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Slide Slide 39 Copyright © 2007 Pearson Education, Inc Publishing as Pearson Addison-Wesley. 491 213 704 377 112 489 31 8 39 899 333 1232 BlackWhiteYellow/Orange Row Totals Controls (not injured) Cases (injured or killed) Column Totals For the upper left hand cell: = 513.714 E = (899)(704) 1232 Case-Control Study of Motorcycle Drivers (row total) (column total) E = (grand total) 899 1232 704 899 1232

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Slide Slide 40 Copyright © 2007 Pearson Education, Inc Publishing as Pearson Addison-Wesley. 491 513.714 213 704 377 112 489 31 8 39 899 333 1232 BlackWhiteYellow/Orange Row Totals Controls (not injured) Expected Cases (injured or killed) Column Totals Case-Control Study of Motorcycle Drivers = 513.714 E = (899)(704) 1232 (row total) (column total) E = (grand total) Expected

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Slide Slide 41 Copyright © 2007 Pearson Education, Inc Publishing as Pearson Addison-Wesley. 491 513.714 213 704 377 112 489 31 8 39 899 333 1232 BlackWhiteYellow/Orange Row Totals Controls (not injured) Expected Cases (injured or killed) Column Totals 190.286 Calculate expected for all cells. To interpret this result for the upper left hand cell, we can say that although 491 riders with black helmets were not injured, we would have expected the number to be 513.714 if crash related injuries are independent of helmet color. 356.827 132.173 28.459 10.541 Case-Control Study of Motorcycle Drivers Expected

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Slide Slide 42 Copyright © 2007 Pearson Education, Inc Publishing as Pearson Addison-Wesley. Using a 0.05 significance level, test the claim that group (control or case) is independent of the helmet color. H 0 : Whether a subject is in the control group or case group is independent of the helmet color. (Injuries are independent of helmet color.) H 1 : The group and helmet color are dependent. Case-Control Study of Motorcycle Drivers

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Slide Slide 43 Copyright © 2007 Pearson Education, Inc Publishing as Pearson Addison-Wesley. 491 513.714 213 704 377 112 489 31 8 39 899 333 1232 BlackWhiteYellow/Orange Row Totals Cases (injured or killed) Expected Column Totals Controls (not injured) Expected 190.286 356.827 132.173 28.459 10.541 Case-Control Study of Motorcycle Drivers

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Slide Slide 44 Copyright © 2007 Pearson Education, Inc Publishing as Pearson Addison-Wesley. H 0 : Row and column variables are independent. H 1 : Row and column variables are dependent. The test statistic is 2 = 8.775 = 0.05 The number of degrees of freedom are (r–1)(c–1) = (2–1)(3–1) = 2. The critical value (from Table A-4) is 2.05,2 = 5.991. Case-Control Study of Motorcycle Drivers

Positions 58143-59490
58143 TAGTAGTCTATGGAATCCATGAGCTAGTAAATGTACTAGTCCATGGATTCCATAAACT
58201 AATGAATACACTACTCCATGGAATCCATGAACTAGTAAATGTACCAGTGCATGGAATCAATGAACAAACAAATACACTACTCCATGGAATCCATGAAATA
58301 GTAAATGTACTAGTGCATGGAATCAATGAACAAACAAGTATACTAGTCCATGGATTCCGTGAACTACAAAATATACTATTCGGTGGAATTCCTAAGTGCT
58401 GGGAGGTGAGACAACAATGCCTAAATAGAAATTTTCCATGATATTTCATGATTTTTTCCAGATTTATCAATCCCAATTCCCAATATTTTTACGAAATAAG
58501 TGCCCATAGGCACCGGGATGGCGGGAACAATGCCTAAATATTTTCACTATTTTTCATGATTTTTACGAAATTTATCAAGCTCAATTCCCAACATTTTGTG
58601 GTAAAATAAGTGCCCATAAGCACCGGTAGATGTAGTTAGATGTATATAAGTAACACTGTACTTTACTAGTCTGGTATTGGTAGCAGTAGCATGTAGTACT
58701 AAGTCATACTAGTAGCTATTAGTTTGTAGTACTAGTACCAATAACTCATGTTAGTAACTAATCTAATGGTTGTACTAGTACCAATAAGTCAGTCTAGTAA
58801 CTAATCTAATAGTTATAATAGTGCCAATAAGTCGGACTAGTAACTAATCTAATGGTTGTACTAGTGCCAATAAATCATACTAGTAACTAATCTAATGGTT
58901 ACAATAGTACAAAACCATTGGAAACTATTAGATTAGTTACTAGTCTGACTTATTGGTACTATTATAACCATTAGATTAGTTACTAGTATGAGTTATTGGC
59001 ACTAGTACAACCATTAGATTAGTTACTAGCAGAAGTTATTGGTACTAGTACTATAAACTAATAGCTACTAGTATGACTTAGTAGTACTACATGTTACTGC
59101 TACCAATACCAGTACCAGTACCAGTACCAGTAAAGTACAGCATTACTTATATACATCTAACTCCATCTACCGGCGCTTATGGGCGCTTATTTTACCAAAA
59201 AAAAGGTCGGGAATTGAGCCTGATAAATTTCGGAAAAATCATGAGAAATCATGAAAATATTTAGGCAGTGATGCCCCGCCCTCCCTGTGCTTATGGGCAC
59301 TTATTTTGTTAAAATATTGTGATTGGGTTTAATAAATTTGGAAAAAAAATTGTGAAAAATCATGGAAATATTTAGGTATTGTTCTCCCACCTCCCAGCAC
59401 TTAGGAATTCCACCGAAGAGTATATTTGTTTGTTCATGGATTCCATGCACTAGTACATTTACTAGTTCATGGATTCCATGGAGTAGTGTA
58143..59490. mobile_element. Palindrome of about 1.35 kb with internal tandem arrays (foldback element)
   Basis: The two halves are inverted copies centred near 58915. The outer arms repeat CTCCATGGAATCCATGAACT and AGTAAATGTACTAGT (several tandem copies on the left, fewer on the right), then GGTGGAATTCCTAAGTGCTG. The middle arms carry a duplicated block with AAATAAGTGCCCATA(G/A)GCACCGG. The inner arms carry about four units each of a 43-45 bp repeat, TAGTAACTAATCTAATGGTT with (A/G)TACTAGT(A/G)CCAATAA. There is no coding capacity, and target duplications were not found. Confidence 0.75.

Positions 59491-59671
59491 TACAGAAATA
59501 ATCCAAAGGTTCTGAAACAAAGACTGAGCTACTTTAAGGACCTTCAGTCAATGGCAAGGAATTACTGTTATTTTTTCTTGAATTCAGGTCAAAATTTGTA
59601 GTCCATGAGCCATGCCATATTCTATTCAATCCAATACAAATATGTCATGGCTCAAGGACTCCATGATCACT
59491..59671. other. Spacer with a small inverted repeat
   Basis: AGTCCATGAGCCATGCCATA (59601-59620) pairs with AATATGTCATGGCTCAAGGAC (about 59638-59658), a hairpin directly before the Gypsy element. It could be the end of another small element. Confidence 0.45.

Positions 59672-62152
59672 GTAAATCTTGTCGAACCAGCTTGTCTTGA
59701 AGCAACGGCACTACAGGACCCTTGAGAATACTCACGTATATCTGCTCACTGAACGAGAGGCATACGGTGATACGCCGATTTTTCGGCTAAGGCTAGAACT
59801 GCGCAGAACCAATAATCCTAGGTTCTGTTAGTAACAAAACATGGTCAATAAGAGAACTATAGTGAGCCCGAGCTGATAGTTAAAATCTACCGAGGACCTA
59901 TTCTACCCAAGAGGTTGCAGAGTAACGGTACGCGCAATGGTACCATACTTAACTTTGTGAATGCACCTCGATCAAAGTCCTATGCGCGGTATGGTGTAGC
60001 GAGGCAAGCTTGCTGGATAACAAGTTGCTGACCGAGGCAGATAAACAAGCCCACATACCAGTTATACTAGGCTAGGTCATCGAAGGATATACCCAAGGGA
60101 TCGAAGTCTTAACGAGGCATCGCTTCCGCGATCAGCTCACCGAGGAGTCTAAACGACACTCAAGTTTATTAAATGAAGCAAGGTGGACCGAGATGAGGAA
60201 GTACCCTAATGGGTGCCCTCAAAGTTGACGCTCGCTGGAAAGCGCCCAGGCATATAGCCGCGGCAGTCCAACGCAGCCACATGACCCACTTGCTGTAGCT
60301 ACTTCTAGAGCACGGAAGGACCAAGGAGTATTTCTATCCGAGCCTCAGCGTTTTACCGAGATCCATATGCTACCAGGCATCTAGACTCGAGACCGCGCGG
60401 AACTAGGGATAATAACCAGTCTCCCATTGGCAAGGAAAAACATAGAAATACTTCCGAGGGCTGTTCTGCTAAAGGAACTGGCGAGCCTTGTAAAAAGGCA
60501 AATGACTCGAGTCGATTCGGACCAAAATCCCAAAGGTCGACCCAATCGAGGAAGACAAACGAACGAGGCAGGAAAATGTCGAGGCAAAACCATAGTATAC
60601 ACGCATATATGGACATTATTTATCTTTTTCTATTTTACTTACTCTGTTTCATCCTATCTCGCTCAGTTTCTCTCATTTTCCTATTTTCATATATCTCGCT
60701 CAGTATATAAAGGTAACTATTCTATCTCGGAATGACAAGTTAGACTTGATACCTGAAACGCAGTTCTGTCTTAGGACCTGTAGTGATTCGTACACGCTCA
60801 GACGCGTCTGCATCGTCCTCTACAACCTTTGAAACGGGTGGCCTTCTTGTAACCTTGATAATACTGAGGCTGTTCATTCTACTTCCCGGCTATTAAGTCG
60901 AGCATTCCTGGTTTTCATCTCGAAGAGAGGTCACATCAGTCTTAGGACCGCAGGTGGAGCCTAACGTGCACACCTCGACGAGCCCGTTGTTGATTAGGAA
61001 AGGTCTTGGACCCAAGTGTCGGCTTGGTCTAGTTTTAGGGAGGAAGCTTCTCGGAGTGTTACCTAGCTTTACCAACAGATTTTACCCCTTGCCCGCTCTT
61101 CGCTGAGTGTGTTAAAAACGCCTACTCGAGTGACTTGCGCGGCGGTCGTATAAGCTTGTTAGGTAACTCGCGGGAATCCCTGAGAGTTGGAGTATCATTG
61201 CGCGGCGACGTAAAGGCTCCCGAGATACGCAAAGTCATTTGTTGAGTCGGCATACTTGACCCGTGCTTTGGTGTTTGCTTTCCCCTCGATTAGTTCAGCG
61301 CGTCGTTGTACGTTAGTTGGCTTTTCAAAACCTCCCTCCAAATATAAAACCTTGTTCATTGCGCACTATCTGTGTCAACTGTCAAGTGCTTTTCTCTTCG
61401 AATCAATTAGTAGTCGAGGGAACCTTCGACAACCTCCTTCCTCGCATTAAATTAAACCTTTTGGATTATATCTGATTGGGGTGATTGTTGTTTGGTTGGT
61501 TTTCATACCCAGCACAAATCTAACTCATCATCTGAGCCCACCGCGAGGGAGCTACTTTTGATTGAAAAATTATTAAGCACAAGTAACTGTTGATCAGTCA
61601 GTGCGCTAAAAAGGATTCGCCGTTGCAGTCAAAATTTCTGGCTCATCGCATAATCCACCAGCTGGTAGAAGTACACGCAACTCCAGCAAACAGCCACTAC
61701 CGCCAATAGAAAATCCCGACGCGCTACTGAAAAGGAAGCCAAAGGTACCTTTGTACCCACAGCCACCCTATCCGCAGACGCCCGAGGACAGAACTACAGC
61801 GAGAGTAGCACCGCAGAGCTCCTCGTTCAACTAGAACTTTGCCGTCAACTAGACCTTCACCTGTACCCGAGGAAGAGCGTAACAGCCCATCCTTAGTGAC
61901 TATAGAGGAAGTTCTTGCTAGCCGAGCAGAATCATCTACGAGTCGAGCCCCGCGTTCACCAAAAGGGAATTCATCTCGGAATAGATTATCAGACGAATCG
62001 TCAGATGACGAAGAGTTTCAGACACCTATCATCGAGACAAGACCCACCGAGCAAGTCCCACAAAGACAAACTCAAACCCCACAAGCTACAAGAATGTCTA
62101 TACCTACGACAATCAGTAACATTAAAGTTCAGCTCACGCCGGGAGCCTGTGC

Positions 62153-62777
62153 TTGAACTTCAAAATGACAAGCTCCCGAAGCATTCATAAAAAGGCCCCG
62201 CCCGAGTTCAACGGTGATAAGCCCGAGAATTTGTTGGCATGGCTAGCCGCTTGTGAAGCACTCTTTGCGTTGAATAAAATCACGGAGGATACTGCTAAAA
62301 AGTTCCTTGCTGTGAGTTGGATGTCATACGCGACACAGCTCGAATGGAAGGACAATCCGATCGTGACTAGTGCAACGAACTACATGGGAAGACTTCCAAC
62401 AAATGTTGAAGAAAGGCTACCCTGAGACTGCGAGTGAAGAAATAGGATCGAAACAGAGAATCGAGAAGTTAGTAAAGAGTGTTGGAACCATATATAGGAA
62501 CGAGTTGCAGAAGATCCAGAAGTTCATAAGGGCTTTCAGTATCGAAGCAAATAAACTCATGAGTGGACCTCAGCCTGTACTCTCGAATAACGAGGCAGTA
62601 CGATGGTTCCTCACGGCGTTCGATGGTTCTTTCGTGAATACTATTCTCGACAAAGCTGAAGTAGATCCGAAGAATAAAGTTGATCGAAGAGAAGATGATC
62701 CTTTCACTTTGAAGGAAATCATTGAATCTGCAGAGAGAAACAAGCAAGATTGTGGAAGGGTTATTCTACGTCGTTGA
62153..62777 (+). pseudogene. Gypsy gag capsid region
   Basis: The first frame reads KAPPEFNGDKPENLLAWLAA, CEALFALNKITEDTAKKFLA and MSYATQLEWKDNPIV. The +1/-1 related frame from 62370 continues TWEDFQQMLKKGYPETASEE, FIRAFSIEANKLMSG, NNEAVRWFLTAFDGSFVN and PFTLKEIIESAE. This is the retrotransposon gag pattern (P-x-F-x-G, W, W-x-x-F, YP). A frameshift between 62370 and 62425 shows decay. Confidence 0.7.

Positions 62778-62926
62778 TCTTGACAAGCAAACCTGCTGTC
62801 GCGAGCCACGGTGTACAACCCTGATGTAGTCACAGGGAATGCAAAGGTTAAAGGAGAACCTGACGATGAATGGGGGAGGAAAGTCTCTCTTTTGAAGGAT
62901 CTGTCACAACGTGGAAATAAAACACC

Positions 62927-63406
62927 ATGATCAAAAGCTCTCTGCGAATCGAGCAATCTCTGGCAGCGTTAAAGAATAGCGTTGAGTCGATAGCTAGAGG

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Slide Slide 45 Copyright © 2007 Pearson Education, Inc Publishing as Pearson Addison-Wesley. We reject the null hypothesis. It appears there is an association between helmet color and motorcycle safety. Case-Control Study of Motorcycle Drivers Figure 11-4

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Slide Slide 46 Copyright © 2007 Pearson Education, Inc Publishing as Pearson Addison-Wesley. Relationships Among Key Components in Test of Independence Figure 11-8

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Slide Slide 47 Copyright © 2007 Pearson Education, Inc Publishing as Pearson Addison-Wesley. Definition Test of Homogeneity In a test of homogeneity, we test the claim that different populations have the same proportions of some characteristics.

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Slide Slide 48 Copyright © 2007 Pearson Education, Inc Publishing as Pearson Addison-Wesley. How to Distinguish Between a Test of Homogeneity and a Test for Independence: Were predetermined sample sizes used for different populations (test of homogeneity), or was one big sample drawn so both row and column totals were determined randomly (test of independence)?

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Slide Slide 49 Copyright © 2007 Pearson Education, Inc Publishing as Pearson Addison-Wesley. Using Table 11-6 with a 0.05 significance level, test the effect of pollster gender on survey responses by men. Example: Influence of Gender

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Slide Slide 50 Copyright © 2007 Pearson Education, Inc Publishing as Pearson Addison-Wesley. H 0 : The proportions of agree/disagree responses are the same for the subjects interviewed by men and the subjects interviewed by women. H 1 : The proportions are different. Using Table 11-6 with a 0.05 significance level, test the effect of pollster gender on survey responses by men. Example: Influence of Gender

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Slide Slide 51 Copyright © 2007 Pearson Education, Inc Publishing as Pearson Addison-Wesley. Using Table 11-6 with a 0.05 significance level, test the effect of pollster gender on survey responses by men. Example: Influence of Gender Minitab